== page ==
After posting this today I thought about a book that is on my “to read” shelf. It has been there a while but I’ll get to it someday. It is “Musicophilia: Tales of Music and the Brain” by Oliver Sacks. A colleague of mine suggested this to me.

  • Patrick

    I have such smart readers! 🙂 I’ve definitely had the vibrational (turns out that’s not a word) “feel” many times. In my choirs at school we call those “angel moments”! 🙂 I don’t experience them as much as I used to. As I get older I listen to music in the car less and less… it’s usually talk or pod casts. Makes me wonder if I need to go back to more music to and from work. I’ve not heard of “The Pyramid Code”… I’ll have to check it out! I know Marilyn would like this as well!

  • LKNK

    I remember my son when he was at the Phantom of the Opera. I thought that he was sleeping because he was heavy breathing but it turns out that he was in a deep musical “vibrational” trance:)

  • Maria Laing

    Hello to Patrick and Ash! Thanks so much for your responses to my posts about O’Fallon. Regarding the post about music, I have recently asked some similar questions. Since I have been trained in Gregorian chant (Precious Blood Sisters in O’Fallon, again!) I was curious about the chanting the Tibetan monks do, and whether or not chants, Gregorian or otherwise, promote certain brain waves, alpha states, etc.? I recall certain chants in Holy week called Tenebrae, that were very conducive to “altered states” of conciousness. I would venture to guess that during those times there was not much ego functioning….the words were Latin, which I understood, since I had 5 years of Latin, but it was the tone, the music ittself that I remember lifting me to a different level. I found some of the music of Tenebrae on You Tube recently and really enjoyed it. Last week I had an experience I think is worth sharing. A late night run to the store held a nice surprise for me. After leaving the store I got into my car. I don’t regularly listen to the radio.I enjoy the quiet time when I’m driving. For some reason the radio was on and tuned to NPR. The announcement came on that the next piece was Albinoni’s Adagio in G Minor….I literally gasped as that piece had been so important to me a few years ago when I listened to it over and over and over again, much like you describe, Patrick.
    I didn’t leave the parking lot until the piece was over; I was mesmerized by it. I have found it on You Tube since. I think the vibrational tone, the rhythm, every note and it’s relationship to the next note, no words. I wrote in my journal after listening to it “deep, deep senses pulsing with every heartbeat, expanding, moving, more rhythmic than my own breath, deeper,exquistely, totally….I LIVE in this.” And that is it…I really felt ALIVE in it, in the moment. Maybe what you, Patrick, an “angel moment”! I have heard it said that some music can “transport” us outside of ourselves…but maybe what it really has the power to do is to transport us INTO ourselves!!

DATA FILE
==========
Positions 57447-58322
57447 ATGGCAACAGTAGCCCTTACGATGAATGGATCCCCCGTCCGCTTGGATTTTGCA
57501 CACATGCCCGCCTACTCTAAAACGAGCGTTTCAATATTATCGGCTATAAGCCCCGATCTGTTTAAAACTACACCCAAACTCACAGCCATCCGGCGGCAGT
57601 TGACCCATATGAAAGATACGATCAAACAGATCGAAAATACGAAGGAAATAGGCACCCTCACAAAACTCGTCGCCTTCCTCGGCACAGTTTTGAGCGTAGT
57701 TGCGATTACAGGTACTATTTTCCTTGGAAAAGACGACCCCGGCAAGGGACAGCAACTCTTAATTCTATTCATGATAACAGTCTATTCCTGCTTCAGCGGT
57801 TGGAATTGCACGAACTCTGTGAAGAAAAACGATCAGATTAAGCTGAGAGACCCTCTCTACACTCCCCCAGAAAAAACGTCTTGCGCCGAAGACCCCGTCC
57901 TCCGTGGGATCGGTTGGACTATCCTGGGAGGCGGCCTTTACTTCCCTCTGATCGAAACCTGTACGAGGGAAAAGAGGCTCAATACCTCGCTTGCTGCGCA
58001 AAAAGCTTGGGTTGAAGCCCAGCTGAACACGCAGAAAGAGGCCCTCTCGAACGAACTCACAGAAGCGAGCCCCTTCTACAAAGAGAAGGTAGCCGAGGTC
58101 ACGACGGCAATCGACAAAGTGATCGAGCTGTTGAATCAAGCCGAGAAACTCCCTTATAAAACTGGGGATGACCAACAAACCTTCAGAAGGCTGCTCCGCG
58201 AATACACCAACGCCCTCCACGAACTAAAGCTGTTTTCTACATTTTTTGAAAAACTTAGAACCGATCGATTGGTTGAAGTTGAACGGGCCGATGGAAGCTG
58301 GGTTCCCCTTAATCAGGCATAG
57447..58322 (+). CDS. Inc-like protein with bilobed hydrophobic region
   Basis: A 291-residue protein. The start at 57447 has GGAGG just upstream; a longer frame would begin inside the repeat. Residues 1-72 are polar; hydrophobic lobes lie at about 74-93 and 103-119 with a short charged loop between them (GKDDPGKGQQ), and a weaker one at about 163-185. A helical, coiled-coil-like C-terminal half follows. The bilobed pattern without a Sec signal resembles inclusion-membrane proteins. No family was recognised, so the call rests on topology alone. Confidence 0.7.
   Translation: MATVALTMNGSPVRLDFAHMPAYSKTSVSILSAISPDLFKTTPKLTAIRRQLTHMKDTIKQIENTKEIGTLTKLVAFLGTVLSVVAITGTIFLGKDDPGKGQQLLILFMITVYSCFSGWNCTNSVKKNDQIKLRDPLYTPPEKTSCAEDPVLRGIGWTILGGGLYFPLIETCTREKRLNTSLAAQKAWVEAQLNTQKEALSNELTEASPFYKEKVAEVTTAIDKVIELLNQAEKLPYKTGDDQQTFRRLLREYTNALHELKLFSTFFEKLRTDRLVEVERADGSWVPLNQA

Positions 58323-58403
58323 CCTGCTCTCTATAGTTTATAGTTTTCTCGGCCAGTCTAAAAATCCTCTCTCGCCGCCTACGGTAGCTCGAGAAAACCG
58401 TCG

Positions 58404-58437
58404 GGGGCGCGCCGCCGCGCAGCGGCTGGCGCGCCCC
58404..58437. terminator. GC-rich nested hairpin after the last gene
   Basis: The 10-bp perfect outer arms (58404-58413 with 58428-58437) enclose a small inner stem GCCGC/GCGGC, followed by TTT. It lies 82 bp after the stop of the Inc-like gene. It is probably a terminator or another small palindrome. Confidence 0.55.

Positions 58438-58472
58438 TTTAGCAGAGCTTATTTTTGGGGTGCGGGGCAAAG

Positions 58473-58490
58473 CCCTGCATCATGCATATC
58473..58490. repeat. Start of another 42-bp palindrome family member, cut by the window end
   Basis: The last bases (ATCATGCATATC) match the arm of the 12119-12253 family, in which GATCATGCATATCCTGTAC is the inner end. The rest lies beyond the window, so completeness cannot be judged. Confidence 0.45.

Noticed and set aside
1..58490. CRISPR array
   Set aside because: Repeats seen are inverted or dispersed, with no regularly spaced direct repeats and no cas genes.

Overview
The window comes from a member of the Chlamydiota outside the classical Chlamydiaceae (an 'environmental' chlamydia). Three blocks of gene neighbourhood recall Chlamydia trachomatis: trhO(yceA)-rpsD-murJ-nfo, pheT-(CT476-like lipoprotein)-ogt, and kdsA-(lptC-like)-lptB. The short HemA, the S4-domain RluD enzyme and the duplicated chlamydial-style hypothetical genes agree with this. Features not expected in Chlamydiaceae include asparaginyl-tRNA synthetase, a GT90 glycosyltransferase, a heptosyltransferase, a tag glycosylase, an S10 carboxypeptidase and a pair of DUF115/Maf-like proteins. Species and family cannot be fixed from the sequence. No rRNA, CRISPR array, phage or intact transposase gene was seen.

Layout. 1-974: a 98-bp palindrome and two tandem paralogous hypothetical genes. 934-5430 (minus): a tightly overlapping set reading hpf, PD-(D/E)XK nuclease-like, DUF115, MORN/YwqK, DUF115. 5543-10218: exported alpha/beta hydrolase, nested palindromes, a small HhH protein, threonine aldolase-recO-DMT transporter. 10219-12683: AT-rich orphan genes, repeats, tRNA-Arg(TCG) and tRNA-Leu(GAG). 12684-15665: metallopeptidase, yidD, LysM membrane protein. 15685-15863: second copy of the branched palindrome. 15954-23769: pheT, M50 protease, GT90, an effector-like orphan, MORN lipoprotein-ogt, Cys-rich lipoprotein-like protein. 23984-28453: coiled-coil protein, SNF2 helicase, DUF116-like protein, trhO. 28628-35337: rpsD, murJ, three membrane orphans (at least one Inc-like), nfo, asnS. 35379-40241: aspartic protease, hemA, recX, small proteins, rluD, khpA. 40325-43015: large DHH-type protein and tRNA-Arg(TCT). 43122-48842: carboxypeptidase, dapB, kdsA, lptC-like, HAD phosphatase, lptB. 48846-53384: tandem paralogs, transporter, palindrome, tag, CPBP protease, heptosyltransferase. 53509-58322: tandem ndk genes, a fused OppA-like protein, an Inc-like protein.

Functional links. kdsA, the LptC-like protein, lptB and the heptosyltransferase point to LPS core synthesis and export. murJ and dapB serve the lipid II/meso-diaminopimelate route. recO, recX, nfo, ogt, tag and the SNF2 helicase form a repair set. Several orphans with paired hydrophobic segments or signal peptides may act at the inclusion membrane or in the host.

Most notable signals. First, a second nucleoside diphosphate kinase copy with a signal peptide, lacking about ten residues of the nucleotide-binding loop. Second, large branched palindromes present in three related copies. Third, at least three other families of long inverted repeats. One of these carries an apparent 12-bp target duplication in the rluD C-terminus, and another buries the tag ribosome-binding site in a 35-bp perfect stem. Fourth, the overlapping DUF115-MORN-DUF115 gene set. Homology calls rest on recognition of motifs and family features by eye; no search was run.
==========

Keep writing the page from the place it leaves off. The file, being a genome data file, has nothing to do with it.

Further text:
• Patrick

      @Maria, as I’ve told Ash… You are welcome to stop by every day and comment on my blog! 🙂 Your words are so profound and sincere.

      @Maria & Ash, I contacted an author regarding this post and our conversation. I heard back… and if I can get it all together before the Oscars tonight, I think I’ll make it today’s post.

  • Ash

    Haha talk about synchronicity 🙂 This post has very good timing – I just pinned this to my spirituality board on Pinterest a few days ago:

    “Music gives a soul to the universe, wings to the mind, flight to the imagination, and life to everything.” And that’s truly how I feel about music.
    The link:

    Dance can take it one step further – you know how tribal peoples would dance themselves into altered states of consciousness?

    @Maria – I took a clairvoyance class about a month ago where we did some chanting as part of the class. I can’t for the life of me remember what it’s purpose was, I’m sure she gave me a handout… I should go dig it out.

    I’ve read in many a meditation guide that typically a mantra chant is used during meditation to clear the mind – one is supposed to chant their mantra any time a thought enters the mind, in order to drive it out and keep the mind still. Eventually, you associate the mantra chant with the altered state of consciousness and can use the mantra to reach that state instantly in any environment.

    @Patrick – Slade has a blog post about certain chants and how they can be used to clear the Chakras.

  • LeeAllenHoward

    I often have spiritual experiences while listening to music. In fact, I seek music that will allow me to connect in this way to higher vibrations. I also used to this it was simply emotion; but now I believe that music puts me in a vibratory state in tune with a higher realm that communicates through the emotional energy body. When their presence draws near, I can sense them. My reaction to this energetic interfacing is usually trembling and tears. And it often leads to channeling.

    The prophet Elisha was asked to prophesy to some leaders. He didn’t care for them and didn’t want to, but he said, “‘Bring me a musician.’ Then it happened, when the musician played, that the hand of the Lord came upon him” and he prophesied (2 Kings 3:15).

    I am constantly searching for music that will put me in this state. Currently, it’s hymns performed by Fernando Ortega. And 2nd Chapter of Acts, a trio. “In the Garden” by Watermark makes a mess of me, and so does “Go LIght Your World by Chris Rice: